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Photoshop CS6 One-on-One: Fundamentals

Polygonal Lasso tool and Quick Mask


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Photoshop CS6 One-on-One: Fundamentals

with Deke McClelland
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  1. 19m 15s
    1. Welcome to One-on-One
      2m 27s
    2. Opening from the Windows desktop
      4m 7s
    3. Opening from the Macintosh Finder
      4m 9s
    4. Opening from Photoshop or Bridge
      2m 45s
    5. Opening an image from Mini Bridge
      1m 16s
    6. Opening through Camera Raw
      2m 32s
    7. Closing one image and Closing All
      1m 59s
  2. 38m 14s
    1. Navigating your image
      40s
    2. The dark vs. the light interface
      3m 12s
    3. Navigating tabs and windows
      4m 32s
    4. Panels and workspaces
      4m 27s
    5. Zooming incrementally
      4m 29s
    6. Zooming continuously
      2m 43s
    7. Entering a custom zoom value
      2m 25s
    8. Scrolling and panning images
      2m 31s
    9. Rotating and resetting the view
      2m 11s
    10. Cycling between screen modes
      3m 10s
    11. Using the Navigator panel
      3m 38s
    12. Adjusting a few screen prefs
      4m 16s
  3. 45m 58s
    1. Digital imaging fundamentals
      1m 45s
    2. Image size and resolution
      3m 3s
    3. The Image Size command
      3m 27s
    4. Common resolution standards
      3m 20s
    5. Upsampling vs. real pixels
      4m 36s
    6. Changing the print size
      6m 16s
    7. Downsampling for print
      4m 12s
    8. Downsampling for email
      3m 11s
    9. The interpolation settings
      5m 22s
    10. Downsampling advice
      4m 36s
    11. Upsampling advice
      6m 10s
  4. 53m 17s
    1. The layered composition
      1m 40s
    2. Introducing the Layers panel
      4m 12s
    3. Adding, scaling, and aligning layers
      5m 27s
    4. Dragging and dropping layers
      4m 36s
    5. Stack, reveal, and rename
      2m 58s
    6. Opacity, history, and blend mode
      6m 5s
    7. Duplicating a selected portion of a layer
      5m 32s
    8. Applying a clipping mask
      3m 58s
    9. Blending inside a clipping mask
      4m 10s
    10. Finishing off your artwork
      3m 13s
    11. Creating a new layer and background
      4m 24s
    12. Layering tips and tricks
      7m 2s
  5. 26m 19s
    1. The art of saving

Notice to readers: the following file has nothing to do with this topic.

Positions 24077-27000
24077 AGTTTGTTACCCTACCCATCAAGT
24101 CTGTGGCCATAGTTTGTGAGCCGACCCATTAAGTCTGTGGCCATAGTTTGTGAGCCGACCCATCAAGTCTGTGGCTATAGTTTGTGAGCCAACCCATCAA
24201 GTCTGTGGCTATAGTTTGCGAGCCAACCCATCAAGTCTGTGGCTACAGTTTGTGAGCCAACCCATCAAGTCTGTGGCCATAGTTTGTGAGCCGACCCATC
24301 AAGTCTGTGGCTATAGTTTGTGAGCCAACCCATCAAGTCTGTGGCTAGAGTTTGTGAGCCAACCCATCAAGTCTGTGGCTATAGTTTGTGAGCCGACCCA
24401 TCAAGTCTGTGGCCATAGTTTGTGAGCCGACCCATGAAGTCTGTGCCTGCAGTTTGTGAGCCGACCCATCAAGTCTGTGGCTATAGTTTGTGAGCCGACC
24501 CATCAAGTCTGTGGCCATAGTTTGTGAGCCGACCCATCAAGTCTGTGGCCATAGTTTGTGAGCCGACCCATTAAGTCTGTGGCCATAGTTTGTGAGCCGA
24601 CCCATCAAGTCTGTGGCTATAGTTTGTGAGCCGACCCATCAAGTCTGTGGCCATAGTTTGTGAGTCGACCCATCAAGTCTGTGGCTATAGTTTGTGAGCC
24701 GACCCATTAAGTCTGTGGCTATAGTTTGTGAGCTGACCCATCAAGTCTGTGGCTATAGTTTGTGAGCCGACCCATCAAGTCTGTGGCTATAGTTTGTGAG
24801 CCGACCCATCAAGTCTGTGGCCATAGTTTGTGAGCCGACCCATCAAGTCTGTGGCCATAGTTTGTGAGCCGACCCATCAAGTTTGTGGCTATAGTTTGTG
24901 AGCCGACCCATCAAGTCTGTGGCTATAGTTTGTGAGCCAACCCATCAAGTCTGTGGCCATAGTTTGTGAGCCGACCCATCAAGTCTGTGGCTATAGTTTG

54s
    2. Four things to know about saving
      6m 0s
    3. Saving layers to PSD
      6m 38s
    4. Saving print images to TIFF
      4m 48s
    5. Saving an interactive image to PNG
      3m 41s
    6. Saving a flat photo to JPEG
      4m 18s
  6. 19m 36s
    1. Honing in on your image
      1m 43s
    2. The new and improved Crop tool
      3m 35s
    3. Editing your last crop
      3m 1s
    4. Straightening a crooked image
      2m 29s
    5. Filling in missing details
      6m 44s
    6. Using the Perspective Crop tool
      2m 4s
  7. 42m 6s
    1. First, there is brightness
      2m 12s
    2. How luminance works
      4m 18s
    3. The three Auto commands
      3m 27s
    4. Automatic brightness and contrast
      3m 19s
    5. The Brightness/Contrast command
      2m 47s
    6. The dynamic adjustment layer
      4m 5s
    7. Editing adjustment layers
      3m 52s
    8. Isolating an adjustment with a layer mask
      3m 31s
    9. Introducing the histogram
      4m 58s
    10. Measuring an adjustment
      3m 34s
    11. Using the Shadows/Highlights command
      6m 3s
  8. 44m 33s
    1. And second, there is color
      1m 31s
    2. Identifying a color cast
      3m 34s
    3. Correcting a color cast automatically
      3m 57s
    4. Changing the color balance
      6m 10s
    5. Compensating with Photo Filter
      3m 11s
    6. Adjusting color intensity with Vibrance
      3m 29s
    7. Correcting color cast in Camera Raw
      5m 46s
    8. The Hue/Saturation command
      5m 26s
    9. Summoning colors where none exist
      4m 8s
    10. Making more color with Vibrance
      4m 27s
    11. Making a quick-and-dirty sepia tone
      2m 54s
  9. 55m 46s
    1. Making selective modifications
      1m 10s
    2. The geometric Marquee tools
      6m 1s
    3. Aligning one image element to another
      4m 59s
    4. The freeform Lasso tools
      3m 59s
    5. Polygonal Lasso tool and Quick Mask
      5m 19s
    6. Cropping one selection inside another
      6m 15s
    7. Creating rays of light
      4m 44s
    8. Quick Selection and Similar
      4m 11s
    9. Making it better with Refine Edge
      4m 56s
    10. Integrating image elements
      2m 39s
    11. Magic Wand and Grow
      5m 17s
    12. Refine, integrate, and complete
      6m 16s
  10. 53m 49s
    1. Your best face forward
      1m 0s
    2. Content-Aware Fill
      6m 11s
    3. Using the Spot Healing Brush
      5m 36s
    4. The more capable "standard" Healing Brush
      5m 55s
    5. Meet the Clone Source panel
      3m 53s